Melbourne-via-Wellington songwriter Sarah Mary Chadwick has developed a cult following over seven studio albums for writing confessional, forthright songs that articulate loss, mental illness and heartache like few others. With a songwriting approach heavily shaped by psychoanalysis, Chadwick’s commitment to working through complex emotions and events with candour and a sly, self-deprecating wit has made her one of the country’s most distinctive artists.
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Her new album, ‘Me & Ennui Are Friends, Baby’, is the final in a trilogy of records that began with 2019’s ‘The Queen Who Stole The Sky’ and continued with last year’s ‘Please Daddy’. On all three, Chadwick processes traumatic events: the deaths of her father and a close friend, and, on ‘Ennui’, the end of a long-term relationship and an attempt to take her own life.
Where Chadwick’s last two albums utilised grand organ and full-band arrangements respectively, ‘Ennui’ is a severely sparse record, with her vocals accompanied only by solo piano. The minimal instrumentation pulls Chadwick’s lyrics to the front, giving an added weight to their already hefty impact. When, on the album’s title track, Chadwick recounts a 2019 suicide attempt, lines like “I’m scared of dying / But that won’t stop me trying” ring out, unable to be ignored.
Over the past decade, Chadwick has become the kind of songwriter who seems more focused on the words she sings and the feeling she communicates than on sonic experimentation or technical proficiency. That artistic approach characterises the stunningly immediate and intimate ‘Ennui’, which was recorded in one day with only a few takes per song, Chadwick singing and playing piano at the same time. On the slow-burning standout ‘Full Mood’, Chadwick’s voice is a soft croon that floats above languorous piano chords, sounding like it’s almost about to break. And earlier on the record, a minute into ‘That Feeling Like’, the singer wails with an intensity that’s jarring and powerful to behold. They both hit different, but God, do they both hit.
Chadwick has been open about using songwriting as a means of processing trauma, and on ‘Ennui’ that process is explicitly referenced on multiple occasions. On the droning ballad ‘At Your Leisure’, Chadwick asks, “Is it all for this song? And if it is, is that wrong?” Elsewhere on the album, she calls writing songs “the only time [she] feels real”.
This has been at the heart of Chadwick’s songwriting for some time now: the relationship between the life and the art, and the blurring of the two. With less ornamentation to fill the spaces surrounding each word, the gravity of that relationship becomes all the more significant. On ‘Ennui’, more so than her previous records, Chadwick appears to be actively confronting what it means to commit the truth to song while she’s doing it.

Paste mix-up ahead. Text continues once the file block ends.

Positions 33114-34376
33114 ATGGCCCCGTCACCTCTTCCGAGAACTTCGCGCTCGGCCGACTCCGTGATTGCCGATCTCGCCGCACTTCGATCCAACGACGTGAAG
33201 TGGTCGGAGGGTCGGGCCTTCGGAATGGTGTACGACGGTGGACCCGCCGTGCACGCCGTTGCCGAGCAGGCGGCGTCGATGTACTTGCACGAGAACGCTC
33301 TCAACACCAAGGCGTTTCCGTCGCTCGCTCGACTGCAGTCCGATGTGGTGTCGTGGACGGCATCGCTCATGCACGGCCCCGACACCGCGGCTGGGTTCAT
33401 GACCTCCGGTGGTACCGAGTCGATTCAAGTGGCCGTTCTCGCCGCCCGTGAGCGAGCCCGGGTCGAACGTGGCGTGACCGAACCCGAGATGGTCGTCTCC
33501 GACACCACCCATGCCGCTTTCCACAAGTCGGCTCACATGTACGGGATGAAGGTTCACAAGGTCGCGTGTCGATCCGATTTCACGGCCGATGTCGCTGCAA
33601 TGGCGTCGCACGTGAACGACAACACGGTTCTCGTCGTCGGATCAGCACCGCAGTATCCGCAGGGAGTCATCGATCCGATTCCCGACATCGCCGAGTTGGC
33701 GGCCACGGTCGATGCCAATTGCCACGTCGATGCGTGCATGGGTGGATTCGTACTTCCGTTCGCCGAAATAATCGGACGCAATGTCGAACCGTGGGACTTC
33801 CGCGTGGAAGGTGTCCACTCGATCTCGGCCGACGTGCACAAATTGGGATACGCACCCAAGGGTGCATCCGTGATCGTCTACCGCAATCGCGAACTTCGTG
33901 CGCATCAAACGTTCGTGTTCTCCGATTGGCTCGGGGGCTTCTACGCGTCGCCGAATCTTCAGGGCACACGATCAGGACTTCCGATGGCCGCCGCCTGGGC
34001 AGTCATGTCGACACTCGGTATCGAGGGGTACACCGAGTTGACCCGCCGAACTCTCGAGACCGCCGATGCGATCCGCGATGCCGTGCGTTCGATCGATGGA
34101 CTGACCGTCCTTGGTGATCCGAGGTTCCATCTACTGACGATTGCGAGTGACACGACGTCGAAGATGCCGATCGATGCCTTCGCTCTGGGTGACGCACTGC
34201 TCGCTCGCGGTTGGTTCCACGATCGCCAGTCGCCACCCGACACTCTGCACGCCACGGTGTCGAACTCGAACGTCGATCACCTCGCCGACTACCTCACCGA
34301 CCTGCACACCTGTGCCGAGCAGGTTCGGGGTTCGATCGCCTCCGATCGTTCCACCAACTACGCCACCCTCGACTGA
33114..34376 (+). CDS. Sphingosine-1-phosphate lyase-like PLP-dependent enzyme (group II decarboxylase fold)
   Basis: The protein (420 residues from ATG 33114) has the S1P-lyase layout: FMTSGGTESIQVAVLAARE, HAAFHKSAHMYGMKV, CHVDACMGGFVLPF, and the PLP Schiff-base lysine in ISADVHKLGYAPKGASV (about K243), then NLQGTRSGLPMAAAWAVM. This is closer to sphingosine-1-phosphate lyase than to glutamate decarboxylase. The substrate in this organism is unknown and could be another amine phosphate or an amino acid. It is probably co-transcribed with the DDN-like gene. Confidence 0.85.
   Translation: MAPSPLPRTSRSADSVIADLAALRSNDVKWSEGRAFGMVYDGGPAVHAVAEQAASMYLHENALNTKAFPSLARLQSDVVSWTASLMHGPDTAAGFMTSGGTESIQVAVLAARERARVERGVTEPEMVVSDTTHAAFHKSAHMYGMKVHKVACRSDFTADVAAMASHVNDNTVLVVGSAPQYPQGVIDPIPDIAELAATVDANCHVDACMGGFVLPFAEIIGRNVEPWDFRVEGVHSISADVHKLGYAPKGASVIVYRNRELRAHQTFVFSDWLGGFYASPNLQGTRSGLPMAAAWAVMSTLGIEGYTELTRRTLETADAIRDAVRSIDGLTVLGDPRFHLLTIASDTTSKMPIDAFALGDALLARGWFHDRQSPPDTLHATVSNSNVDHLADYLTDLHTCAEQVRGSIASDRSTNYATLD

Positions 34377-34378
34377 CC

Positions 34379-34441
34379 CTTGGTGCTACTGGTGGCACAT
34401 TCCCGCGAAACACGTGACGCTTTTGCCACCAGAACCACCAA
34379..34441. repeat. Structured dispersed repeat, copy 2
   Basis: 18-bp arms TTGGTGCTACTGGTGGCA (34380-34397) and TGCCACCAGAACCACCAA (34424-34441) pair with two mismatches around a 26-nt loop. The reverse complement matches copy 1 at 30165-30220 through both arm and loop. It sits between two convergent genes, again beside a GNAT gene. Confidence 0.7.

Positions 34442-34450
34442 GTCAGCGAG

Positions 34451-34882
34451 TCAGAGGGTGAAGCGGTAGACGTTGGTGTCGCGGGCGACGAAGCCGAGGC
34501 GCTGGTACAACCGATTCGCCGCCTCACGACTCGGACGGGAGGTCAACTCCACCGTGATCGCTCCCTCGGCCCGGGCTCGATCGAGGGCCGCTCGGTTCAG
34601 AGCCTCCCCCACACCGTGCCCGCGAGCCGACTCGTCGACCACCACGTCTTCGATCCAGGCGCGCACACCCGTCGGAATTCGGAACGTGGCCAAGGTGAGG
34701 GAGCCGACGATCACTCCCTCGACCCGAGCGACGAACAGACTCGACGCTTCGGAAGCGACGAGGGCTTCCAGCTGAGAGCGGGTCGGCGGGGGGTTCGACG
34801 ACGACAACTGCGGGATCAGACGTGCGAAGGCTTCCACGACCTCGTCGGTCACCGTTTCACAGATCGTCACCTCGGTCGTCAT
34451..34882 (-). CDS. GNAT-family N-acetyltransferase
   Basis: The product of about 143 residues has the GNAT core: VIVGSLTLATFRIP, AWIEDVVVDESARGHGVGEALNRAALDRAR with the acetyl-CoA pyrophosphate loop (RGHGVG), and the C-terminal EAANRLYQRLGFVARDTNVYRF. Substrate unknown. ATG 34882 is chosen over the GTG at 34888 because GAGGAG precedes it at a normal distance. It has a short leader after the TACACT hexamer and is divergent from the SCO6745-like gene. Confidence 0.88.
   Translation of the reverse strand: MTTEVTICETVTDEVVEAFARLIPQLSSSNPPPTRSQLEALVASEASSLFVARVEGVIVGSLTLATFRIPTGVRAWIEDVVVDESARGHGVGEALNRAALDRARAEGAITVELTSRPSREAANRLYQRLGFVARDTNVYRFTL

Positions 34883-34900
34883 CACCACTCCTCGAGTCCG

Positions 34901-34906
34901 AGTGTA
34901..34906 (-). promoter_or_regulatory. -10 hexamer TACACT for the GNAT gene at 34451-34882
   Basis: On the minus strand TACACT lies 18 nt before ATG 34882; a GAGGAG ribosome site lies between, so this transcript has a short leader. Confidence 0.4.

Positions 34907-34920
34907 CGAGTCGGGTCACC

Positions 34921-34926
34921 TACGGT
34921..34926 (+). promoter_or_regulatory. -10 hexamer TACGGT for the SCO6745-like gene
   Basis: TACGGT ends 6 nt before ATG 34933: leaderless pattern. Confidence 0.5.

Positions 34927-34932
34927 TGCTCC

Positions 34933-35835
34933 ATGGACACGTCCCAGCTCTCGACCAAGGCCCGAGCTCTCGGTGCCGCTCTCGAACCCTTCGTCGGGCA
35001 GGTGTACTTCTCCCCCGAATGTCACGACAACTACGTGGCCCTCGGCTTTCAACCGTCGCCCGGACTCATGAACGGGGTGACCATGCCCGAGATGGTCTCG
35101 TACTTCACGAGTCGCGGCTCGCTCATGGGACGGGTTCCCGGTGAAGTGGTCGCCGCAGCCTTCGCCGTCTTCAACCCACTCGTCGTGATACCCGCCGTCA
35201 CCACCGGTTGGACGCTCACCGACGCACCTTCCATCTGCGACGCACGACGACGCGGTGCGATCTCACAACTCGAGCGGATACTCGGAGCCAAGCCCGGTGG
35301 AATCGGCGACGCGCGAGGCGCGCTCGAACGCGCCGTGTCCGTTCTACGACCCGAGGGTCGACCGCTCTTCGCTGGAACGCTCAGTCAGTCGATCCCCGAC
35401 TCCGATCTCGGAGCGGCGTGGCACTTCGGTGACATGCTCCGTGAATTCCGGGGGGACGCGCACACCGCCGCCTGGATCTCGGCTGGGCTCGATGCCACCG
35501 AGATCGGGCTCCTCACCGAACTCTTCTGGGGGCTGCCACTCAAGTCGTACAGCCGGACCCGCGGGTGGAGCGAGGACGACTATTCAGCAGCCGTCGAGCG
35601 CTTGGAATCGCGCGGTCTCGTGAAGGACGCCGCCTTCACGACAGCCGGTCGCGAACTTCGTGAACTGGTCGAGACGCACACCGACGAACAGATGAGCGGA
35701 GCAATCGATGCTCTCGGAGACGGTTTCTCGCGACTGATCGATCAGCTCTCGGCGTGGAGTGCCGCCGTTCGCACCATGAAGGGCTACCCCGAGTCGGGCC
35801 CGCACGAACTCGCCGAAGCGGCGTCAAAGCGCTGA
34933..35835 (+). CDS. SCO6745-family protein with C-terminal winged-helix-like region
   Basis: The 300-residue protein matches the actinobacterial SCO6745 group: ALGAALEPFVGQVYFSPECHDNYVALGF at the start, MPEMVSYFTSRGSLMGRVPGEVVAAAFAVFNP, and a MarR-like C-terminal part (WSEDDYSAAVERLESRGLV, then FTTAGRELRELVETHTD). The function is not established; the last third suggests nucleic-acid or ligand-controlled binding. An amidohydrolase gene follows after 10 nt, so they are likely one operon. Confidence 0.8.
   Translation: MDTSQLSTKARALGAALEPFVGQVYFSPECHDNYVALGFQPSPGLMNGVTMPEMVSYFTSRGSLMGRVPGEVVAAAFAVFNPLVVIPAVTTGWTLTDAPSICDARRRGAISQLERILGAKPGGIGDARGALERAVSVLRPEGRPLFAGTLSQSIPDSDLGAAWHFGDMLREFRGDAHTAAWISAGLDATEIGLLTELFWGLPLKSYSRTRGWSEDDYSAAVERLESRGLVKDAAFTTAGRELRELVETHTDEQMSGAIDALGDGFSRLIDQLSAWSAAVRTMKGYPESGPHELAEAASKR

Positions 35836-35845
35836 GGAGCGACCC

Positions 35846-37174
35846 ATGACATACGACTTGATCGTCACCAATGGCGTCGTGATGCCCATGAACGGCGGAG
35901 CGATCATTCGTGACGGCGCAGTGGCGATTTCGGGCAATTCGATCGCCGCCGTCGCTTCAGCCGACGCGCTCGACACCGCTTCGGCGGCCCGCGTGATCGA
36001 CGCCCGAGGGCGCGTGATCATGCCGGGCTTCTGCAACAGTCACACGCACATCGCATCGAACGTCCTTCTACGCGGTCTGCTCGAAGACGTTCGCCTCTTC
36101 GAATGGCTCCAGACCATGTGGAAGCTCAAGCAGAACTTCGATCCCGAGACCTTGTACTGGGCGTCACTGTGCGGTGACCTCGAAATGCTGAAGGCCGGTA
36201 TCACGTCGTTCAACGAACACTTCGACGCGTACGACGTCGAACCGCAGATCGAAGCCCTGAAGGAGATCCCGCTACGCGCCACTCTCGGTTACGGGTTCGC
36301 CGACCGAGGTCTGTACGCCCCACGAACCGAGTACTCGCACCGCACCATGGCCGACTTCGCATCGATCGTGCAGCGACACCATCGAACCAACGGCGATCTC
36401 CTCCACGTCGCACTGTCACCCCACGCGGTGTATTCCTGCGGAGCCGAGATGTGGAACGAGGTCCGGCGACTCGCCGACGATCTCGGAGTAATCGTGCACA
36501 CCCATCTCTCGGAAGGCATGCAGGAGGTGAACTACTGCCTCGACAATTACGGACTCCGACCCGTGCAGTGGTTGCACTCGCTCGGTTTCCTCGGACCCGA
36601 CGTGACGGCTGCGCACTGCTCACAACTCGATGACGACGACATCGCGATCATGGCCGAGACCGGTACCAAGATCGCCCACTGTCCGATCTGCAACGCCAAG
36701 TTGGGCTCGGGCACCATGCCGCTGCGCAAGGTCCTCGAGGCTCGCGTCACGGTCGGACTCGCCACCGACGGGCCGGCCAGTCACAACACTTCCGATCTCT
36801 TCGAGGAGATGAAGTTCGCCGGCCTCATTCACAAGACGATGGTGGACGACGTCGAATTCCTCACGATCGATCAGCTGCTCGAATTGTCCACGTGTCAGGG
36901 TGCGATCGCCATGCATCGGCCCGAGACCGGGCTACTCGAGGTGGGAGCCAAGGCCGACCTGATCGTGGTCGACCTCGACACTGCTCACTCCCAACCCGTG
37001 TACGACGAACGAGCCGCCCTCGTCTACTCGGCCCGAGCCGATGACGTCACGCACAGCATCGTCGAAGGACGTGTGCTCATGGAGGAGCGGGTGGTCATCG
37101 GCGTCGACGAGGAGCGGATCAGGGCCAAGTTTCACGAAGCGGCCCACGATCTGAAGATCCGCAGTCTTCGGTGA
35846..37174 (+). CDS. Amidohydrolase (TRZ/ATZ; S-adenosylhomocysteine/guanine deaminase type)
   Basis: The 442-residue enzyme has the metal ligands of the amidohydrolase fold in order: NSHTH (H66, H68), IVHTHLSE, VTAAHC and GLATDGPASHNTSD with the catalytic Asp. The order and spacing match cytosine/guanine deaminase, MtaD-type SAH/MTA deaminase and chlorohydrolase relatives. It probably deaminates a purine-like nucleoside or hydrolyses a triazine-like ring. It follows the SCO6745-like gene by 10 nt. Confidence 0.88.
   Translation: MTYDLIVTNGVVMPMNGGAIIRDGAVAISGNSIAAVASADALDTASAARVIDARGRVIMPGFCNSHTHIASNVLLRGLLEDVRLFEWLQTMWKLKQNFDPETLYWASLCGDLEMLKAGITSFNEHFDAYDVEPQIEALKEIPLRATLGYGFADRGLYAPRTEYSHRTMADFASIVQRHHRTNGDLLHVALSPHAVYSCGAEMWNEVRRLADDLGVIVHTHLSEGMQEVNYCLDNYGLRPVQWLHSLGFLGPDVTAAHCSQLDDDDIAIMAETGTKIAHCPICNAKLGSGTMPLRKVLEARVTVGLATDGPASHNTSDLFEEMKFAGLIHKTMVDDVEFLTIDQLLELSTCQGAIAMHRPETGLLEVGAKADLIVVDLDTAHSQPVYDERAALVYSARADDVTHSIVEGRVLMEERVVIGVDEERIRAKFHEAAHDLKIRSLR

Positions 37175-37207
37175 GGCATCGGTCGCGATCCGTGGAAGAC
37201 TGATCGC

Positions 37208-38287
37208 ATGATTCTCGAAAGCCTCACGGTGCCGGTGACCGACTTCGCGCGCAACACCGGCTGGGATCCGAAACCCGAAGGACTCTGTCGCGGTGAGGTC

It might be tempting to think of songwriting as honest and direct as Chadwick’s as completely organic, words simply falling out onto the page. But that would be a mistake. Though it’s her most direct record in years, there are few moments on ‘Ennui’ that don’t feel considered. The quiet sense of resilience and hopefulness that underpins the album even at its most darkest points, for instance, feels like a deliberate choice – closing lines like “We can’t be together broken / But maybe one day we’ll be whole” (‘Always Falling’) acting as a form of self-actualisation for both songwriter and listener alike.
There’s merit in subtlety and abstraction, just like there’s merit in lush maximalism. But the world desperately needs songwriters who tell it straight and plainly, almost uncomfortably so, and Chadwick is one of the best we’ve got. The most powerful moments on ‘Me & Ennui Are Friends, Baby’ are those closest to the bone, and while the rawness of the material may be tough for some to face, for those it resonates with, it’s a salve – an outstretched hand between shared experience, an ode to the beautiful and aching task of staying alive.
- Release date: February 5
- Record label: Rice Is Nice Records/Ba Da Bing Records